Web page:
The Buxton Museum is a wonderful place to learn about the Black settlers who founded the community and their descendants. It is also a centre of scholarship that supports research that contributes to a growing body of knowledge about these early Upper Canadian Black families. I hope that, as we learn more about the “more complicated King,” that these stories too become a part of the interpretation at Buxton.

Raghd Abou Jarboua is an undergraduate student at the University of Western Ontario.

[1] Buxton Historical Society. “The Elgin Settlement.” Buxton Museum. Buxton National Historic Site and Museum,

[2] Historic Sites and Momentums Board of Canada. “King, Reverend William National Historic Person.” Government of Canada,

[3] Claudine Y. Bonner, “This Tract of Land: North Buxton, Ontario, 1873-1914”, (PhD Thesis., University of Western Ontario, 2010),

[4] Sharon A. Roger, “Slaves no More: A Study of the Buxton Settlement, Upper Canada, 1849-1861”, (PhD Thesis., State University of New York at Buffalo, 1995),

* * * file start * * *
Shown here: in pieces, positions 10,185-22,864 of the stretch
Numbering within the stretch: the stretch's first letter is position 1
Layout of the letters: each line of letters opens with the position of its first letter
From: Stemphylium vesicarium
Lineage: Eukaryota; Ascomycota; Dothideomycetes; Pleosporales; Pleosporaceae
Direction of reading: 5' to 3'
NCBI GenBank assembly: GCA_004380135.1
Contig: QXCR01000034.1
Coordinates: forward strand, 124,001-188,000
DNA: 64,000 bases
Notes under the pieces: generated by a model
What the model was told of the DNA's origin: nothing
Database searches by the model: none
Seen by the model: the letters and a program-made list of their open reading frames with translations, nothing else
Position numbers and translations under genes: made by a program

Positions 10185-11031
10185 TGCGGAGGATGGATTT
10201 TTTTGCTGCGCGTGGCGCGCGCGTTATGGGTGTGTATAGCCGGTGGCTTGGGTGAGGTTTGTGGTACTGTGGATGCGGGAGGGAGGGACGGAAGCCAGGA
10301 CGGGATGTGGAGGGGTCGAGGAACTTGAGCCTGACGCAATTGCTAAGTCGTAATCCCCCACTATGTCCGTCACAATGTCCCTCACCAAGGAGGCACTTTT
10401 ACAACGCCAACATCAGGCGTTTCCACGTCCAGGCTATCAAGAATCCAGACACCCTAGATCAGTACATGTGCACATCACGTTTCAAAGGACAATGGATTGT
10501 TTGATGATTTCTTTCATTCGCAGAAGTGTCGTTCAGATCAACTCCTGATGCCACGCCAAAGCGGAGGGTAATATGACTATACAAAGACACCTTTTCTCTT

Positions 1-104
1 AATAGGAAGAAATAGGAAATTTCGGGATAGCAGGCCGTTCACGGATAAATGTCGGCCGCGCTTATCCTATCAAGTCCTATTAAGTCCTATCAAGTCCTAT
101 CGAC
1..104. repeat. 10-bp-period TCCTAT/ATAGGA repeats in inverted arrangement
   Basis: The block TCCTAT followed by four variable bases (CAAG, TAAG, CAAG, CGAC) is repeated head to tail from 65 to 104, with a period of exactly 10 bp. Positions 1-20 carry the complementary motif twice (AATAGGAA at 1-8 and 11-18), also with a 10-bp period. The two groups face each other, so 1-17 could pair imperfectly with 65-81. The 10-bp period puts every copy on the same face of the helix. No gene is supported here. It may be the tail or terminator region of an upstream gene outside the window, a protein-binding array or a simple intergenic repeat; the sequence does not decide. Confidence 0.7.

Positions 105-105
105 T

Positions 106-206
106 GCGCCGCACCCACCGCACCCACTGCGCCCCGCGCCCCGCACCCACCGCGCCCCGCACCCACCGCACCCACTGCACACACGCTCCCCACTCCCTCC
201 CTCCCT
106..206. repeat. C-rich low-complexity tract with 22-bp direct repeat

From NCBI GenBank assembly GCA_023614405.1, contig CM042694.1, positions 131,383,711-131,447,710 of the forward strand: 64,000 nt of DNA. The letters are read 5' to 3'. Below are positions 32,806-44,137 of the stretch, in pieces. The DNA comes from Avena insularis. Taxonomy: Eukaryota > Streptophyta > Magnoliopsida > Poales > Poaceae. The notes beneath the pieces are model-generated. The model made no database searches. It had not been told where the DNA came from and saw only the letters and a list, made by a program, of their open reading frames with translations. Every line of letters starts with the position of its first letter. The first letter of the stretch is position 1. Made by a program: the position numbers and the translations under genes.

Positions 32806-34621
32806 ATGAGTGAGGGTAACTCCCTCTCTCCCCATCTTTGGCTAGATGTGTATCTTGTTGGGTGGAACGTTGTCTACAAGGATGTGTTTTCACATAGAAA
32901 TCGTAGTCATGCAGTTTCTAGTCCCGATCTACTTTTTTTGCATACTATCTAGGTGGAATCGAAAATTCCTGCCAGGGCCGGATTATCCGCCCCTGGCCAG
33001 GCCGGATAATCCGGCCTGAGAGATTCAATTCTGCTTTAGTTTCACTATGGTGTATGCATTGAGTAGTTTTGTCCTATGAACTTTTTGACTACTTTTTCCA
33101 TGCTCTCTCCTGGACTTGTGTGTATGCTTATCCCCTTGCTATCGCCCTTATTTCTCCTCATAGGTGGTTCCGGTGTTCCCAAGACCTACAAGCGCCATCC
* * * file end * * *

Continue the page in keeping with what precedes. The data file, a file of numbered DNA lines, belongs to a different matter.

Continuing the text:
[5] ibid

[6] Buxton Historical Society, “The Elgin Settlement.”

[7] ibid.

[8] ibid

[9] ibid

[10] ibid

[11] ibid

[12] Bonner, “This Tract of Land”

[13] Howard Law, “‘Self-Reliance Is the True Road to Independence: Ideology and the Ex-Slaves in Buxton and Chatham” In A Nation of Immigrants: Women, Workers, and Communities in Canadian History, 1840s-1960s, (Toronto: University of Toronto Press, 1998), 82-100.

[15] ibid

[16] Historic Sites and Momentums Board of Canada, “King, Reverend William National Historic Person.”

[17] Roger, “Slaves no More”.

[18] ibid

[19] ibid

[20] Buxton Historical Society, “The Elgin Settlement.”

[21] ibid

[22] Roger, “Slaves no More”.

[23] Law, A Nation of Immigrants, 82-100.

[24] ibid

[25] Buxton Historical Society, “The Elgin Settlement.”